Doctors zeroing in on oxygen

SEATTLE (MCT) – For a trip to Mount Everest, most people pack warm clothes and climbing gear.

Dr. Andrew Luks is bringing a portable ultrasound machine.

The University of Washington lung specialist is part of the largest and most ambitious medical expedition ever mounted to the 29,035-foot peak. Along with 40 other doctors and more than 200 volunteers, Luks will be exploring the human body’s response to the thin air near the top of the world.

“This project is absolutely huge,” he said last week before departing for Nepal.

Among the volunteers offering themselves up for science is Darla Norris, chief financial officer for the Pacific Science Center in Seattle. The center has a small exhibit on the expedition and will be posting messages from Norris online.

The British organizers of the $3 million Caudwell Xtreme Everest expedition say results from their experiments may help improve treatment of people with lung disease and other illnesses who can’t get enough oxygen – much like mountain climbers. The project also will explore the role of genes in making some people more vulnerable to altitude sickness.

“The research is very significant and could help people in intensive care around the world,” project leader Dr. Mike Grocott of University College, London, told the BBC.

With his 25-pound machine – which will be carried by porters and yaks – Luks will examine the lungs of volunteer trekkers over several days as they make the 10,000-foot ascent to Everest base camp. He’s trying to figure out why some people develop high-altitude pulmonary edema, a life-threatening condition that clogs the lungs with fluid.

It may be possible one day to develop a blood test that will predict which people are most likely to be at risk, said Dr. Erik Swenson, a professor in the University of Washington Medical School’s Division of Pulmonary and Critical Care Medicine who designed the experiment with Luks.

“Then those people would know they need to climb a bit more slowly … or take drugs that can prevent the problems,” he said.

About 10 scientists will try to reach the summit. As they climb, they will sample each other’s blood and take other measurements to gauge their reactions to low oxygen. They hope to be the first to collect blood samples and snippets of muscle from people atop the world’s highest peak, where low atmospheric pressure significantly reduces the amount of oxygen that climbers inhale with each breath.

The volunteers will give up blood along their trek and allow themselves to be subjected to more than 30 different tests and measurements.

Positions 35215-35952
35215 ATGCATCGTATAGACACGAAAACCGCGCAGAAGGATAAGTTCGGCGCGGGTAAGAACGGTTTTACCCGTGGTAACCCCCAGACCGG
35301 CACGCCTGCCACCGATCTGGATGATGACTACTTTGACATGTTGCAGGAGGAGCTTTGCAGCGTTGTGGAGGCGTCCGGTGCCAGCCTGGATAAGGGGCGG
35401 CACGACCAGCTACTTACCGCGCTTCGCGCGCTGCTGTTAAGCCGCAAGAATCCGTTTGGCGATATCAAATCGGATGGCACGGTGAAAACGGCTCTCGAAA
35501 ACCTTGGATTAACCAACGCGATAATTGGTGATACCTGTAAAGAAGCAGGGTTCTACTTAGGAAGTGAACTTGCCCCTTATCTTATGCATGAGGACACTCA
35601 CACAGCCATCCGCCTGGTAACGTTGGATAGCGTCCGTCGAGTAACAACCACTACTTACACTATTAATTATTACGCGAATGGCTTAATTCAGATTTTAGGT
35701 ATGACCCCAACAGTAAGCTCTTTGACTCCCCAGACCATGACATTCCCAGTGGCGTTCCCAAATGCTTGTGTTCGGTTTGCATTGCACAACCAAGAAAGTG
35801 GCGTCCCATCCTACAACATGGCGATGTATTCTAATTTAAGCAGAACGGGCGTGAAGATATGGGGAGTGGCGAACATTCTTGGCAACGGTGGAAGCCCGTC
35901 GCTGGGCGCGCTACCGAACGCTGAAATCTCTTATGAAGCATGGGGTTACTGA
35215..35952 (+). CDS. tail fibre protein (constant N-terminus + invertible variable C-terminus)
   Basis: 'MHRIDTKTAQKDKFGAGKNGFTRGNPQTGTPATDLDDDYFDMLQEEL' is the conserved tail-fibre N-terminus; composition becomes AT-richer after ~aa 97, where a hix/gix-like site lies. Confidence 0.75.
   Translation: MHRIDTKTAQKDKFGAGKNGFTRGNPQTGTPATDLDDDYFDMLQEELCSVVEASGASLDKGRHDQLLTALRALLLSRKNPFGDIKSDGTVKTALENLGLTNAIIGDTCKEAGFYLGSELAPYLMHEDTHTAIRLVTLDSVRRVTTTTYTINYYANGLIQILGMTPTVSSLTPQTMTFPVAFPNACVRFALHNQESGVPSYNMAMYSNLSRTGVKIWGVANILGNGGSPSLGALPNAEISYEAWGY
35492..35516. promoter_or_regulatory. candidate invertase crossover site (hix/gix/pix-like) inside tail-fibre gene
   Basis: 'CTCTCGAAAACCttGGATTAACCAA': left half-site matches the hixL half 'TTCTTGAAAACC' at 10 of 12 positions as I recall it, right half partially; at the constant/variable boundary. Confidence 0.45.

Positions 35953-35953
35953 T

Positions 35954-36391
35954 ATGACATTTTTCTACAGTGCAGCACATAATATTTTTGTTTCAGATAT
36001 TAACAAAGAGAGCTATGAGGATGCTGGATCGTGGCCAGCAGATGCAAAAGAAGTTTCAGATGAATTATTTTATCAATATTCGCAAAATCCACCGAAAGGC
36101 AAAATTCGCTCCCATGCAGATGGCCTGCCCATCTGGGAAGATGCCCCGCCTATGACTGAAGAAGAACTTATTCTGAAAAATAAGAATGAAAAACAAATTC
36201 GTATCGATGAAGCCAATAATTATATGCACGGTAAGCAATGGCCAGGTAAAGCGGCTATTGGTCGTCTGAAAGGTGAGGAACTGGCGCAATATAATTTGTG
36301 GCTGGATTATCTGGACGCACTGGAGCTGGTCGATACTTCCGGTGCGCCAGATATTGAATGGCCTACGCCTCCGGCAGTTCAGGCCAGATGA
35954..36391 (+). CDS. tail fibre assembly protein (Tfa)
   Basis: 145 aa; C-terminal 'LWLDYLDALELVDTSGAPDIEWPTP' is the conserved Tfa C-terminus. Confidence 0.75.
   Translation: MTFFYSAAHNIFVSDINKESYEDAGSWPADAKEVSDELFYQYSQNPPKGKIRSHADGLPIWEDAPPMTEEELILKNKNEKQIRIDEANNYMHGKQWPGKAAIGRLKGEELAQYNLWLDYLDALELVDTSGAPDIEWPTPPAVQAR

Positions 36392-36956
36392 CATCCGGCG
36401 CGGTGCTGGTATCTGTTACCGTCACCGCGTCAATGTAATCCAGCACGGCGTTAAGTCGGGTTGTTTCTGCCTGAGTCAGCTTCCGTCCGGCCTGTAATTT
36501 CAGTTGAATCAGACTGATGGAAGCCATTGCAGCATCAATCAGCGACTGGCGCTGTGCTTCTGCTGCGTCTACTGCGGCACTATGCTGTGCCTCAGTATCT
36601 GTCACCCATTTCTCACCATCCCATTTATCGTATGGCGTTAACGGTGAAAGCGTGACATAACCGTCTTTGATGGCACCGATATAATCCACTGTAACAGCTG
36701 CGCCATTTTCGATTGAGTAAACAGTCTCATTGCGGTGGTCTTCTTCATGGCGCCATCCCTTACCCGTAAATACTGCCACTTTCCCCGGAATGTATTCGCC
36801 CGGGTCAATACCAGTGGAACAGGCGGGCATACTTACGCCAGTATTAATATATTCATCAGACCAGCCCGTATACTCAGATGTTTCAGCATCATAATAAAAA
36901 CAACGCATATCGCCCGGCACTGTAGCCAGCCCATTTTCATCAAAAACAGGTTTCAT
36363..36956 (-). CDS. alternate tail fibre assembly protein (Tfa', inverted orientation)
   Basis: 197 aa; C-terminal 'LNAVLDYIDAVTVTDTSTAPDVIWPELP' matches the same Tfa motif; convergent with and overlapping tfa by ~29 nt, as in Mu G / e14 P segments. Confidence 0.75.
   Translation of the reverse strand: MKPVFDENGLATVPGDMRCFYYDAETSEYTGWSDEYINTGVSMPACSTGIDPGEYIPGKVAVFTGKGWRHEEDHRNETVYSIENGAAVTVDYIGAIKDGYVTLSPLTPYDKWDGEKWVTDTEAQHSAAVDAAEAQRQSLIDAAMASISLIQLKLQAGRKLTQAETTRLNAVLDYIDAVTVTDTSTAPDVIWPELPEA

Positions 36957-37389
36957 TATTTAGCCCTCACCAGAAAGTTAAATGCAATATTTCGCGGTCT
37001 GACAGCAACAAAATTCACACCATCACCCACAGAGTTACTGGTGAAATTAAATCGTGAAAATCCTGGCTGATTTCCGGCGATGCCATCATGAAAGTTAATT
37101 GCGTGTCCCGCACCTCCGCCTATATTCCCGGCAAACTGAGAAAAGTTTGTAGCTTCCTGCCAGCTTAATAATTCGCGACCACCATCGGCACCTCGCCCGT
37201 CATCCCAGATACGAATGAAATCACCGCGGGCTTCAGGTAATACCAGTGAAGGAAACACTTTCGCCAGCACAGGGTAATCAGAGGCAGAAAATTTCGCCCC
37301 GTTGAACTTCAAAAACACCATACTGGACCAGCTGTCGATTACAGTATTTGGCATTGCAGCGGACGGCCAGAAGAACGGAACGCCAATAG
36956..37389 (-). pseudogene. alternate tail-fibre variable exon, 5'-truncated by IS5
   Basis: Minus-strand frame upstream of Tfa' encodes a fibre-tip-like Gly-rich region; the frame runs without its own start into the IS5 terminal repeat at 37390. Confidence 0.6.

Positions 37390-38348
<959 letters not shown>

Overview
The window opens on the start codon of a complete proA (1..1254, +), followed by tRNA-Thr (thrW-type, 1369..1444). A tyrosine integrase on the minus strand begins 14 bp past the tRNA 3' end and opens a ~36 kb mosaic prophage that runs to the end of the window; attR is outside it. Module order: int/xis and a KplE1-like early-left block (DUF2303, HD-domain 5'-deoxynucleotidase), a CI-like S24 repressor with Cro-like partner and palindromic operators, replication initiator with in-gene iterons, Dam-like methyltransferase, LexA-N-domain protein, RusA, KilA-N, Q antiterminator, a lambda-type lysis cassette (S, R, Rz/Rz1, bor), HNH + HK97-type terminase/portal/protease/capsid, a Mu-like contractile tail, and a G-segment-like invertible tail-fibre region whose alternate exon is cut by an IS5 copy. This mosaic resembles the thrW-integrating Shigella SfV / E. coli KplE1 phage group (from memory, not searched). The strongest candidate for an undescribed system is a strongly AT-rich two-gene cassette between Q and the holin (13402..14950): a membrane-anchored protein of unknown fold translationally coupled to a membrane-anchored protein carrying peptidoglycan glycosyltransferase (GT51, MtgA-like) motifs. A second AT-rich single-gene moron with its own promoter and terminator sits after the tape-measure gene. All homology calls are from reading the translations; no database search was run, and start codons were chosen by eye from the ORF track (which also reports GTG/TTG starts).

All were first evaluated in London, where they peddled on exercise bikes until they gave out, Norris said. Doctors monitored their pulse, respiration rate, oxygen levels and blood pressure to get baseline data. Ranging in age from 18 to 73, the volunteers also took a battery of tests to gauge brain function at sea level.

“You have to put pegs in the right holes, and repeat back a list of words,” Norris said. Simple tasks, but lack of oxygen at high altitude can make them seem like advanced calculus.

Norris, 57, won’t go higher than Everest base camp. At about 17,500 feet, that far outstrips the only mountain she’s climbed: 14,411-foot Mount Rainier.

Luks, 38, is an experienced mountaineer but will also stay at base camp.

Swenson, who has studied high-altitude biology on Alaska’s Mount McKinley and in the Alps, wasn’t able to make the Everest trip.

Pulmonary edema starts when blood vessels inside the lungs constrict in response to low oxygen, Swenson explained. It’s a normal response that increases blood pressure in the lungs and probably evolved to shunt blood away from damaged lung tissue. But in some people the response is exaggerated. Pressures soar, forcing fluid out of capillaries and flooding the lung’s air sacs.

Victims cough and feel short of breath and their fingertips turn blue. Eventually, they can collapse.

“It doesn’t matter how fit you are,” Luks said. “An elite athlete is just as likely to get sick as a couch potato at high altitude.”

In people who take several days to reach high elevation, blood vessels seem to toughen up, reducing fluid leakage, Swenson said. People whose breathing rates naturally increase at high altitude also seem to do better.

There’s new evidence that genes may regulate many of these responses.

People who never climb mountains can suffer from similar oxygen deprivation when their lungs are damaged by emphysema, cystic fibrosis or other diseases.

A better understanding of how the body adapts to high altitude and why some people tolerate low oxygen levels better than others may lead to new treatments for these patients, Swenson said.

“There’s a lot of good and serious science here.”